Why isn’t artificial intelligence and augmented reality used in training and retaining contact center agents? Third in a series about call center trends that aren’t happening and should.
It seems the buzzwords Artificial Intelligence (AI), Augmented Reality (AR), and Virtual Reality (VR) are everywhere these days. Those on the technology and applications side of things are excited.
But a fear response is common among consumers hearing about increasing use of such technologies in customer care. All of this at a time where many are already interacting with simple AI bots in their daily customer service interactions.
What I’m curious about is why outsourced contact center partners are not leveraging AI and AR for their internal operations. Then using those bots as a launchpad to help other clients roll out interactive AR and other self-service platforms out to their customers.
Call Center Agent Training – The Common Model Today
Let’s say you are an outsourced contact center manager who needs to train dozens or hundreds of support agents on how to answer order questions. The way things stand today, you’ll likely have to train the trainer. Then, over several more days, the trainer transmits the information to trainees.
Today, call centers do use tools like knowledge base (KB) intranets during agent training. But even with that platform in place, I’ve seen agents asked to sit in a classroom setting for weeks, going over content in 100-slide decks in order to learn (theoretically, anyway) important information about a campaign, contact center operations, or the like.
Call Center Agent Training of Tomorrow
Why not take that content and use it to program an AI bot using the same interface as, say, your intranet? You could take that same material and program your bot and invest a few hours making sure learners know how to use the intranet to type in a question and spit out different decision trees. This decision tree example comes from NTT:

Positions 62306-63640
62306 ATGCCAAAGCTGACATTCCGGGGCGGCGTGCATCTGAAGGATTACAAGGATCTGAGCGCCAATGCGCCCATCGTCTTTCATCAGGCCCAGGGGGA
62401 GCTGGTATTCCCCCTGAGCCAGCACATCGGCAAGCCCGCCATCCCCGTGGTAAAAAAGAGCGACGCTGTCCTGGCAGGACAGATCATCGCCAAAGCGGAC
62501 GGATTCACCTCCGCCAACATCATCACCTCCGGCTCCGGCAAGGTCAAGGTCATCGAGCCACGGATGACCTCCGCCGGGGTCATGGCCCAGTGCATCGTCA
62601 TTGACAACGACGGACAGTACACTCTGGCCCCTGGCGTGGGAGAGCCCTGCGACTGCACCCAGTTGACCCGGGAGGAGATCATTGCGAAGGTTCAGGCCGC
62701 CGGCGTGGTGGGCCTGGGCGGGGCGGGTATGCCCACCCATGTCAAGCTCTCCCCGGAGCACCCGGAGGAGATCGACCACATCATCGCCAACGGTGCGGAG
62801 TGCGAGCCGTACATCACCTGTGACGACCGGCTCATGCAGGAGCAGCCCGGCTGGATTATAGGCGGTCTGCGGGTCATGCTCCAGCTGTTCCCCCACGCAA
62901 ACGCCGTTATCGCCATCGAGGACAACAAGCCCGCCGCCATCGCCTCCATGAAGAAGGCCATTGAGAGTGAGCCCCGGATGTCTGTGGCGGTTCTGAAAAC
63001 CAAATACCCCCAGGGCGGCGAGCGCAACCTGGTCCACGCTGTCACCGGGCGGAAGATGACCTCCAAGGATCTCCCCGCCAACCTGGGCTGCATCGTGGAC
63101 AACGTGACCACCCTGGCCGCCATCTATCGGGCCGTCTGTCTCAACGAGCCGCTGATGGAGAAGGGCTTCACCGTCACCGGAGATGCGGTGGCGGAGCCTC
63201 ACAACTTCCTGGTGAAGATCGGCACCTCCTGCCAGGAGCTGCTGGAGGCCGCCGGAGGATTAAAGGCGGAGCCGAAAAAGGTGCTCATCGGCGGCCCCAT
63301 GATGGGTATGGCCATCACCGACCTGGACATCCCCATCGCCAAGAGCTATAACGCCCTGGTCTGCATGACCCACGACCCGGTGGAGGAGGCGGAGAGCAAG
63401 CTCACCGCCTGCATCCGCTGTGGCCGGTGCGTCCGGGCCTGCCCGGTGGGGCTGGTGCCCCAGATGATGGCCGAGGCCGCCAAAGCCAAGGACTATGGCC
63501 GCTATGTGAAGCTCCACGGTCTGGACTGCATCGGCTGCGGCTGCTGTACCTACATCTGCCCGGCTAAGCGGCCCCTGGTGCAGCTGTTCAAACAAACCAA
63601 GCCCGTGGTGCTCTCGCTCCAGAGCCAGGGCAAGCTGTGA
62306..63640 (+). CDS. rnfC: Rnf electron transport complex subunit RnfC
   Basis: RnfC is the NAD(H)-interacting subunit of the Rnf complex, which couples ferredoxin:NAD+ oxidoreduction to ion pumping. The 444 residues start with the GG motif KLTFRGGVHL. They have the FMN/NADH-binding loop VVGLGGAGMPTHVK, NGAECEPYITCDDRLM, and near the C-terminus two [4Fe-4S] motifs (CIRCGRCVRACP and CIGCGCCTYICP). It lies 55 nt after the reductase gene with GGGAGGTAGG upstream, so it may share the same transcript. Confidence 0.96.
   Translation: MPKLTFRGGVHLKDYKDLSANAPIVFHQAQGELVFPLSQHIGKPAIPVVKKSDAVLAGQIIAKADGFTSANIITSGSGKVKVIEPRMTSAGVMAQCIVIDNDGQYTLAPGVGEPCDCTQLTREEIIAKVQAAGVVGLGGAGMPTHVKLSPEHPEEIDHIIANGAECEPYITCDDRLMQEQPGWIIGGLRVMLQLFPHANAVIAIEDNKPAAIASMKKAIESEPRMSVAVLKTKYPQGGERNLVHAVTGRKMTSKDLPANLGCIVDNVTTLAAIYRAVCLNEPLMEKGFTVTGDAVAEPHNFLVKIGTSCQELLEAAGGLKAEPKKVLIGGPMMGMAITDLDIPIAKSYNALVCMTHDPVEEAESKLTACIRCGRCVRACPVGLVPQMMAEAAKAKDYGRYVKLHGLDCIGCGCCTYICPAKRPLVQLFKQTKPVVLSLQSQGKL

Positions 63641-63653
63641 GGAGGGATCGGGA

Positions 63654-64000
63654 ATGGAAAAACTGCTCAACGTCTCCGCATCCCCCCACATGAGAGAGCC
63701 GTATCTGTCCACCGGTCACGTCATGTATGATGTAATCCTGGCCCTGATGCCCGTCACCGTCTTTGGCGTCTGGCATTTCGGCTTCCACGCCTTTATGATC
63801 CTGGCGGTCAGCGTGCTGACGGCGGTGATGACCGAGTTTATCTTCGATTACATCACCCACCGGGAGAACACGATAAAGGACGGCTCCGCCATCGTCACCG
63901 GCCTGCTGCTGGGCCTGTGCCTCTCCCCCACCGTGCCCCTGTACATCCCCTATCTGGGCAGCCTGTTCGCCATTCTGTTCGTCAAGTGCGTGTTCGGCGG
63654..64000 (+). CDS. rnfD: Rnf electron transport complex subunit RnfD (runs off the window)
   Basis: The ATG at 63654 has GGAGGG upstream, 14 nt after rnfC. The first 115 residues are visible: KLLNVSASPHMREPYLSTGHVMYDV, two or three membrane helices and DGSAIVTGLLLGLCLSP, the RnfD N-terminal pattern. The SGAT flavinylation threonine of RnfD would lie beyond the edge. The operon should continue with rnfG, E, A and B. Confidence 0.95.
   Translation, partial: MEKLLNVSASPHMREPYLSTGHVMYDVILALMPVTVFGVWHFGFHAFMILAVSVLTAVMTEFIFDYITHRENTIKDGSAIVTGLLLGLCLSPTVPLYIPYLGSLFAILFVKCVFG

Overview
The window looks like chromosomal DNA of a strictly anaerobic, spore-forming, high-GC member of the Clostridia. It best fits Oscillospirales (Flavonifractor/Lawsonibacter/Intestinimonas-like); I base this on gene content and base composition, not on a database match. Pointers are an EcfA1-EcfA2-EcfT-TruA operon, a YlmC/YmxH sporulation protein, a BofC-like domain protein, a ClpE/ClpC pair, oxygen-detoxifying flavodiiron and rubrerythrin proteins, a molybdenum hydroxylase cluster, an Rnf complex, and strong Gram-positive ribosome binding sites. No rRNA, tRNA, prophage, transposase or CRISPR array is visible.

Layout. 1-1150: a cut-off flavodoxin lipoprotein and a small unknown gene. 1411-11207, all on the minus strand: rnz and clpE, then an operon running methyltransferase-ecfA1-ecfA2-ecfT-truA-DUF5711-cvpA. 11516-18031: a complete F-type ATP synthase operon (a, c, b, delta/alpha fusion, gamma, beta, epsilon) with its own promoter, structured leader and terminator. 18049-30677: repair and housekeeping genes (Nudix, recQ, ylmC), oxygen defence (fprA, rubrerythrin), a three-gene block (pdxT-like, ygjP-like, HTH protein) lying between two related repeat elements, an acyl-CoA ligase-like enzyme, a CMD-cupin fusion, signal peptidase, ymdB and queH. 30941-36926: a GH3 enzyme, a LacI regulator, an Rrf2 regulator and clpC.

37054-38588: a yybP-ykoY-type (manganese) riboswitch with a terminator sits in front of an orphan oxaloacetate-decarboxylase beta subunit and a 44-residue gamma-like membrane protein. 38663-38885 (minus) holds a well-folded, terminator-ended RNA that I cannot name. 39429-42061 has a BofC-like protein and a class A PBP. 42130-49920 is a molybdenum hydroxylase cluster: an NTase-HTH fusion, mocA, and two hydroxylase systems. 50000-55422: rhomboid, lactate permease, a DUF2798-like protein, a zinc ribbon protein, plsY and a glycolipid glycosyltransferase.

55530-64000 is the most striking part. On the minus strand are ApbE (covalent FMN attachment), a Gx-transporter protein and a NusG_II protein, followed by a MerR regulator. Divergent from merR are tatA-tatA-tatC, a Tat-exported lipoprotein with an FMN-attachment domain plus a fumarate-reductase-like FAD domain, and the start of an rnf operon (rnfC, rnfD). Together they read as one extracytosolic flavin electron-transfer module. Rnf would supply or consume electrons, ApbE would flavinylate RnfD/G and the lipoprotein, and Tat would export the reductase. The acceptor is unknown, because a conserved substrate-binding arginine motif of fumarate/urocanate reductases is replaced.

CREDIT: NTT COMMUNICATIONS
In the scenario I’m proposing, customers still interact with live agents, not live chat bots, but AI is speeding up agents’ time to readiness while handling service requests. Wouldn’t this cut down on training costs to get new employees up to speed? For sure it would cut down on the cost of rolling out AI more broadly in contact center operations.
Applying AI, AR, and VR to training in the contact center seems beneficial. It would make training faster, lower cost, and just as or more effective because the format is likely to be more engaging.
What are your thoughts?
About this series
With all the ink about trends in contact centers and customer care, I got to thinking: what isn’t happening that really should? This series, Call Center Trends Not Happening, is where I post examples. I’m hoping to learn: should this really be a trend (reality check)? What is the holdup?
More in this series
- Call Center Trends Not Happening #3: AI and AR in Agent Training
- Call Center Trends NOT Happening #2: Mobile-Friendly Multi-Channel
- Call Center Trends NOT Happening #1: Announcing a New Series: (Why Not?)
About Ryan Romero
Ryan Romero is Executive Vice President of Global Sales at Callzilla, an outsourced contact center that ICMI and Customer Magazine rank among the best. He consults with executives in a variety of industries and roles to help determine fit between Callzilla’s proprietary methods, and organizations’ need to improve customer service, sales, and engagement. Before Callzilla, he led several companies in the contact center and BPO space to mergers and aquisition.
More by Ryan
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